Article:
Y'know, I don't get why I don't like Barclay. I should like him; I generally like characters who don't fit into their fictional worlds properly, and Barclay is the only character we've ever seen on the Enterprise who doesn't. I appreciate him conceptually, I appreciate the honesty of having someone like him around on the ship. Everyone on board just seems so perfect and smart and resourceful, it would be tremendously stressful to not quite live up to those expectations. I don't have any problems with Dwight Schultz. But man alive, I can't translate that theoretical appreciation into anything approaching actual entertainment. Much like Geordi's run in with Brahms last week, there are interesting ideas here that keep tripping over TNG's basic unwillingness to acknowledge the darker undercurrents of its characters. Barclay is supposed to be pathetic, but endearingly so; in practice, he's just pathetic, a middle-aged man who acts like a fourteen year-old boy, stammering around women, retreating into a terrifyingly vivid fantasy life.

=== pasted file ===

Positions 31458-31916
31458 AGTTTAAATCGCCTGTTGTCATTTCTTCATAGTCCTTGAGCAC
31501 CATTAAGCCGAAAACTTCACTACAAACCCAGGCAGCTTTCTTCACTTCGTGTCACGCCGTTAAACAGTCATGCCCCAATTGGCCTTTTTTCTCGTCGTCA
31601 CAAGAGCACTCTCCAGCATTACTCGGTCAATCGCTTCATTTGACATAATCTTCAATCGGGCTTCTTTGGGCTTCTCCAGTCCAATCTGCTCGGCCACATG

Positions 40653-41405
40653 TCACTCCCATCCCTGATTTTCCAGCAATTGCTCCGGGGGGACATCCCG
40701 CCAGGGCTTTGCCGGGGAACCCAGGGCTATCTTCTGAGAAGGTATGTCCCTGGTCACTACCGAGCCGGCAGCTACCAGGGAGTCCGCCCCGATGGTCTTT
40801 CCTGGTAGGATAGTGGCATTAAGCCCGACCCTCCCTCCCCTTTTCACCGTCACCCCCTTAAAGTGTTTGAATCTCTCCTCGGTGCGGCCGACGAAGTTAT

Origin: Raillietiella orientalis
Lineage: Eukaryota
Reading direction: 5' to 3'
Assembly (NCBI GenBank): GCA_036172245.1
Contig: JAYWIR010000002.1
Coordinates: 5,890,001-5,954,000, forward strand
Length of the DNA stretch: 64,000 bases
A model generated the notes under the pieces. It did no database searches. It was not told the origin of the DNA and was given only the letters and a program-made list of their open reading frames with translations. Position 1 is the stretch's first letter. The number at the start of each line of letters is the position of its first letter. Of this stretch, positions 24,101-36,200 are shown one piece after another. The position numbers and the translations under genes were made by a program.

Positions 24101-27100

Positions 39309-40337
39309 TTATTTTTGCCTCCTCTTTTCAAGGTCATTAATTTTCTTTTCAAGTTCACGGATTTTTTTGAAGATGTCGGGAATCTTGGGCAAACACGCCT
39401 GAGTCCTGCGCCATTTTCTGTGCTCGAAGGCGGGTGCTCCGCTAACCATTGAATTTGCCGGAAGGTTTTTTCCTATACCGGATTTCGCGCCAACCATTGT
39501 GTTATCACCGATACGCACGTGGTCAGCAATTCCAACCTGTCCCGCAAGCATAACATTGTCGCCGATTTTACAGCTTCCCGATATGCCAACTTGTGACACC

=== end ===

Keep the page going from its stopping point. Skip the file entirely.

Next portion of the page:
Thankfully, that fantasy life has been put aside for "The Nth Degree," which opens with an effective fake-out: Barclay playing Cyrano De Bergerac to Beverly's Roxane. At first, it looks like he's engaging in some more holodeck creepiness, but while Barclay was confident in his electronic delusions, here he's as clumsy and forced as ever. We pull back to see this is a bit of theater, being performed for some of the ship's crew. Which makes it less creepy, but still not much fun to watch. I have an aversion to cringe comedy, but even if I didn't, this doesn't strike me as a great example of the genre; Barclay's fumbles and miscues are as obviously phony as the lines of poetry he spouts, so it's like mixing bad jokes with embarrassment, and, well, ugh. About the only funny bit here is Data's bafflement when the audience applauds the scene's conclusion.